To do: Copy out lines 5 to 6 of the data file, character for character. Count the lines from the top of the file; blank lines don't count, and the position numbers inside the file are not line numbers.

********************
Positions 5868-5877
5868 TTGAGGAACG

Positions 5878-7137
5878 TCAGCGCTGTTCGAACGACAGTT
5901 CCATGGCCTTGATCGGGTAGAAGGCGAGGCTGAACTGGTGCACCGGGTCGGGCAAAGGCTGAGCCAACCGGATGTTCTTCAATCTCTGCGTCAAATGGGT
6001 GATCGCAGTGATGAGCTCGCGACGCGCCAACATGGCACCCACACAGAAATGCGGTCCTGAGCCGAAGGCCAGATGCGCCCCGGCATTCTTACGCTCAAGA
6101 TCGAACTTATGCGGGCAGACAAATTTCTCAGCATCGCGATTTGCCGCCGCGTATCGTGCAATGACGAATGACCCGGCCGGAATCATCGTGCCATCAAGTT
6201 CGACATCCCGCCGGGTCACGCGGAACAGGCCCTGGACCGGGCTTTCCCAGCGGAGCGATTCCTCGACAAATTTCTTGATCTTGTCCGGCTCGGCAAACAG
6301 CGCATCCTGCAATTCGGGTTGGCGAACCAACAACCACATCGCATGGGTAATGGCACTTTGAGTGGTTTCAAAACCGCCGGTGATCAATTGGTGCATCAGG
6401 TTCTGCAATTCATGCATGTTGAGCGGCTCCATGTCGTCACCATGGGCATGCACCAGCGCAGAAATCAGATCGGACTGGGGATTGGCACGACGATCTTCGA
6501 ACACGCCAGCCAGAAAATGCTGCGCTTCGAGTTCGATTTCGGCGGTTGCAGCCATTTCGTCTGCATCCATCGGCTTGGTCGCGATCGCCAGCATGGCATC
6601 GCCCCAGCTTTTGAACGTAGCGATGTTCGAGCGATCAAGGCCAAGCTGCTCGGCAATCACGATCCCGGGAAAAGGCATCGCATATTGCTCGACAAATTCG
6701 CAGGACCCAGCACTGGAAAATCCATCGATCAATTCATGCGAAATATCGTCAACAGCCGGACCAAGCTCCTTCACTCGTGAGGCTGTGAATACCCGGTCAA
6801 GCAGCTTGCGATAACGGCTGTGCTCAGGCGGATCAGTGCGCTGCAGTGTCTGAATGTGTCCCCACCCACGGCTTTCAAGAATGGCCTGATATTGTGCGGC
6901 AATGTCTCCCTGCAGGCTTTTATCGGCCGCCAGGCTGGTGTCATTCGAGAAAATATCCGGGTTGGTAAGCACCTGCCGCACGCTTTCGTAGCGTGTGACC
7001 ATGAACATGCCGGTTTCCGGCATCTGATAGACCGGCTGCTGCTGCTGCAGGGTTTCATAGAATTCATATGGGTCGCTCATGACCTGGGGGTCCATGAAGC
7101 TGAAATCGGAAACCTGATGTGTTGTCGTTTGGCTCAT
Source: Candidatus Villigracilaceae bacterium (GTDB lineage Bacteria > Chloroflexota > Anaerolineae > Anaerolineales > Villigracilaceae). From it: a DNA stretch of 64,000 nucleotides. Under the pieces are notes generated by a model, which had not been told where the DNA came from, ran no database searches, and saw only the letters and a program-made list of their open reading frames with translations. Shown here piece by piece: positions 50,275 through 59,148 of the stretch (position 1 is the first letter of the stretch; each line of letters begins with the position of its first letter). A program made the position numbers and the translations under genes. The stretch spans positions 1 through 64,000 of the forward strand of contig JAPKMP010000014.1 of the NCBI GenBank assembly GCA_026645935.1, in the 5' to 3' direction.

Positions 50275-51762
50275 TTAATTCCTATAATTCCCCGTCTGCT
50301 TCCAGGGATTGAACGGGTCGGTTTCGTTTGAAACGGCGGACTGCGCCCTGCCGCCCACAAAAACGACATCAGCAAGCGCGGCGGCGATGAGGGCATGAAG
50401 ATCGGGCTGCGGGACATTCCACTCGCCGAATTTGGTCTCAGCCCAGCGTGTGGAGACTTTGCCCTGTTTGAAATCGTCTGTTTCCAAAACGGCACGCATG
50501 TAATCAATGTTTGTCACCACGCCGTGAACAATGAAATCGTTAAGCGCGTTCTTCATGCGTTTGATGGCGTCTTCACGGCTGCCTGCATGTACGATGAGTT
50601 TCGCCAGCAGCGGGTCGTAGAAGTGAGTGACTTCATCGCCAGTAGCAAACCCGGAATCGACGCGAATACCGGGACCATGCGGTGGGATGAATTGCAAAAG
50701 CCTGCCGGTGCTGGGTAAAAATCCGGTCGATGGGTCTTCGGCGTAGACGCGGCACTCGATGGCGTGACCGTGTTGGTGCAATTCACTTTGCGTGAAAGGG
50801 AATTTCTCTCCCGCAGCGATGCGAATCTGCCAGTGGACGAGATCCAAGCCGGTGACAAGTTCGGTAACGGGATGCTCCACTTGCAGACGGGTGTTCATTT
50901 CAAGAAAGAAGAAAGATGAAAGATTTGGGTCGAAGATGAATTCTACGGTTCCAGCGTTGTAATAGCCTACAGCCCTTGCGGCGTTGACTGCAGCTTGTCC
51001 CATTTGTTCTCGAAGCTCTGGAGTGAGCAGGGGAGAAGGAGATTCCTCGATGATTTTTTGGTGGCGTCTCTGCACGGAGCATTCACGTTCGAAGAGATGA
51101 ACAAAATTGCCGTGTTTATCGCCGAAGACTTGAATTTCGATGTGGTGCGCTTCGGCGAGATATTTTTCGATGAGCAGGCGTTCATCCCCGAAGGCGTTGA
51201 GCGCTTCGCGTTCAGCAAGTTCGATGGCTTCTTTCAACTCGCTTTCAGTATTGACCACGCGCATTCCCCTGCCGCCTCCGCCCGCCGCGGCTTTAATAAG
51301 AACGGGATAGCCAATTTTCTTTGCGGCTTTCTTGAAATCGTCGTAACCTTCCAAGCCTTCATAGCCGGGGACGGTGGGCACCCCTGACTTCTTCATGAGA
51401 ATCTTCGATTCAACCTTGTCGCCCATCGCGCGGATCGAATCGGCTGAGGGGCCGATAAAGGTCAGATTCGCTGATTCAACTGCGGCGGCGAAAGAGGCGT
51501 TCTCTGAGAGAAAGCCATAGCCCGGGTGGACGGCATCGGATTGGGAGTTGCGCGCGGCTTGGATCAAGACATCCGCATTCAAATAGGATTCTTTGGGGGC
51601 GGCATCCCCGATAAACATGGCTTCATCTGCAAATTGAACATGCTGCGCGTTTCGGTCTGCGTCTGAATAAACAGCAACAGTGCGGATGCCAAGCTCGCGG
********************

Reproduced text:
5901 CCATGGCCTTGATCGGGTAGAAGGCGAGGCTGAACTGGTGCACCGGGTCGGGCAAAGGCTGAGCCAACCGGATGTTCTTCAATCTCTGCGTCAAATGGGT
6001 GATCGCAGTGATGAGCTCGCGACGCGCCAACATGGCACCCACACAGAAATGCGGTCCTGAGCCGAAGGCCAGATGCGCCCCGGCATTCTTACGCTCAAGA